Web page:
“Utah is a wonderful community. We have a great safety net. We have a lot of families,” Mackay said. “You can’t throw a rock without hitting a family that has a young adult with autism.”
Mackay said those with disabilities are at a 65 percent unemployment rate whereas autistic adults face an 80 percent unemployment rate.
“That is literally thousands of people in our community,” Mackay said. “They really do have an opportunity to move forward in life, contribute to the community and not be socially isolated and really living in poverty over their lifetimes.”
Curated from Fox 13 Salt Lake City, authored by ELIZABETH SUGGS,
The FARM responds:
This article points out the REASON why we are taking the situation in our own hands. Why we will be training our son to work on a farm. A farm does not have the high stress factor that comes with having to interact with the public. You usually don’t move fast or have to think fast. Farming also involves a lot of routine which Autistic people usually thrive on. And even if he doesn’t find farming is his career choice, he will learn a lot of skills. These skills will help him to become self-sufficient. Examples — growing a garden, building a shed, digging up trenches for water lines.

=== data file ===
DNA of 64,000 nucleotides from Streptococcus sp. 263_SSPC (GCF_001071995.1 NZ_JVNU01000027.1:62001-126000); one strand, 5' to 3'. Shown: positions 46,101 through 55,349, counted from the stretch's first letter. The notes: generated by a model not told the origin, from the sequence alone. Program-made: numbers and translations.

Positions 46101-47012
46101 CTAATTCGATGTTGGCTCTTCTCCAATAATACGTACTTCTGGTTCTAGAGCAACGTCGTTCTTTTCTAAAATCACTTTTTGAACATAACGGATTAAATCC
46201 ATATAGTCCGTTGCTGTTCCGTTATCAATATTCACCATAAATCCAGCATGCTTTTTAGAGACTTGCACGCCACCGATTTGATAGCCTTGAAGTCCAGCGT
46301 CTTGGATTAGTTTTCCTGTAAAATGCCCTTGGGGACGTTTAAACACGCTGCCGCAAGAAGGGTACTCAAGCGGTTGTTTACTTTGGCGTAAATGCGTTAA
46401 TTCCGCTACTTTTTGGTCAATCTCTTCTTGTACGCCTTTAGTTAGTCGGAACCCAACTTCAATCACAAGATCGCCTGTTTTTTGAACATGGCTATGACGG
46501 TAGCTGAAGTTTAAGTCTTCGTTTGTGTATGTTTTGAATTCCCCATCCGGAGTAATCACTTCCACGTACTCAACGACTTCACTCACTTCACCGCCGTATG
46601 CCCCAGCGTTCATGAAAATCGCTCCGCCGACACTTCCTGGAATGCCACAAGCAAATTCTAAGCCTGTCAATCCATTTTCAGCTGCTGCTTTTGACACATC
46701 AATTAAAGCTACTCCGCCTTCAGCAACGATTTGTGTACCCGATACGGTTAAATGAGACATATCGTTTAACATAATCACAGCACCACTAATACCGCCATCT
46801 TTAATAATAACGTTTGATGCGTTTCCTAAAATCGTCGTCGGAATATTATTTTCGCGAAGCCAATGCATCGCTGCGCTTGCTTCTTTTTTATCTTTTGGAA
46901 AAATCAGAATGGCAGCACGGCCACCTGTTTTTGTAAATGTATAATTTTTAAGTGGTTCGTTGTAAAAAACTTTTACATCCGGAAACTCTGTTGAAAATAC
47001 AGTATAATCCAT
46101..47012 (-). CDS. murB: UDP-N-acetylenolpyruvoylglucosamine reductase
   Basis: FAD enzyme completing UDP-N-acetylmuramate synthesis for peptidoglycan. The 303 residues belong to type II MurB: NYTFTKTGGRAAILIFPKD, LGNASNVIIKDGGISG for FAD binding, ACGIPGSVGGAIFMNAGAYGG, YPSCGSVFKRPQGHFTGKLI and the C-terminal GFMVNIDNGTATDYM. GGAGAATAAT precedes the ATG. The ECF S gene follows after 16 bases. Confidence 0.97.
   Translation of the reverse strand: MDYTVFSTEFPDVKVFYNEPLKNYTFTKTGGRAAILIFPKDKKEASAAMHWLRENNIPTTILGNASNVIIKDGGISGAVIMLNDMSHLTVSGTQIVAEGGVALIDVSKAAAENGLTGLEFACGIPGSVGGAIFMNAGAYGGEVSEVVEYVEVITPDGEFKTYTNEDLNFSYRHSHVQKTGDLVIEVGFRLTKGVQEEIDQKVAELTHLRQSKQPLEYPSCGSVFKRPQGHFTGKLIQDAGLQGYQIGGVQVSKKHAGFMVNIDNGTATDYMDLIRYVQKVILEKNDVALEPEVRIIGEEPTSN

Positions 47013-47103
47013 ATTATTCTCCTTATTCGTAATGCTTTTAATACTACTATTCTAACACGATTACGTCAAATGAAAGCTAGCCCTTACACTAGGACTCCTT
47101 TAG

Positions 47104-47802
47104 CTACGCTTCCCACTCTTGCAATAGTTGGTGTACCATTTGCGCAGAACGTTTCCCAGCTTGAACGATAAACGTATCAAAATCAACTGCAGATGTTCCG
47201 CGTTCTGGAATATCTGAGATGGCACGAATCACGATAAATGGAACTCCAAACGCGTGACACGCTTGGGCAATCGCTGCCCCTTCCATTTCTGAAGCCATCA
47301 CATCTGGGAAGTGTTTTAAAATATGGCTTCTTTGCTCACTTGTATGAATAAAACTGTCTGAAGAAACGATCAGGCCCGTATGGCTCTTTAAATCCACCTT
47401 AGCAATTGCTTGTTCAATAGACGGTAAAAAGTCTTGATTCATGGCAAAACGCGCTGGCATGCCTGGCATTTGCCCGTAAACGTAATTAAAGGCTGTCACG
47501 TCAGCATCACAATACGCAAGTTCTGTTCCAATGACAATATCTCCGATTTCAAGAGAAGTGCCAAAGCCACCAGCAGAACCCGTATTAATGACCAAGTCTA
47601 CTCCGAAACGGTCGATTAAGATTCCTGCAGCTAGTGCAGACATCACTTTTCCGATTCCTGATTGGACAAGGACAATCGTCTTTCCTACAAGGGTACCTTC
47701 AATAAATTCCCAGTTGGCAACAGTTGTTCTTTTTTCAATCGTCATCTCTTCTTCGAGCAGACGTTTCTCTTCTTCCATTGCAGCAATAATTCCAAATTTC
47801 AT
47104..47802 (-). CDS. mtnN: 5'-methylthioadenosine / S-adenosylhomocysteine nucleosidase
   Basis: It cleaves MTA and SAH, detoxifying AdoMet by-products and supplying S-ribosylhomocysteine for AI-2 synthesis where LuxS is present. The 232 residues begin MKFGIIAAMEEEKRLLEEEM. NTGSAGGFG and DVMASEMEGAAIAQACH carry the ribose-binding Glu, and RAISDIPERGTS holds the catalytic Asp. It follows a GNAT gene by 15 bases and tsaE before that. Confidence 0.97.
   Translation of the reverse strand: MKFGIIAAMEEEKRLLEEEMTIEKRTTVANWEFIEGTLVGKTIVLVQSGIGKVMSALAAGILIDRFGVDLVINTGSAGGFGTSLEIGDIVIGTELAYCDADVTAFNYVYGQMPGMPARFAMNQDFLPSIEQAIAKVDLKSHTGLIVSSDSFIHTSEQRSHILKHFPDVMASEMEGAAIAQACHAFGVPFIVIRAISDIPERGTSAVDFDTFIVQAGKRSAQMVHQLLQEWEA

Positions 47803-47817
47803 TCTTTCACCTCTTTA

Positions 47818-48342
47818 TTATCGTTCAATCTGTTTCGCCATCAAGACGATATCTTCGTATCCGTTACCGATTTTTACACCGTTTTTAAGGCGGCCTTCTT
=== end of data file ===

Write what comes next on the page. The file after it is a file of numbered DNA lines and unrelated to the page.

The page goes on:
Cindy from The FARM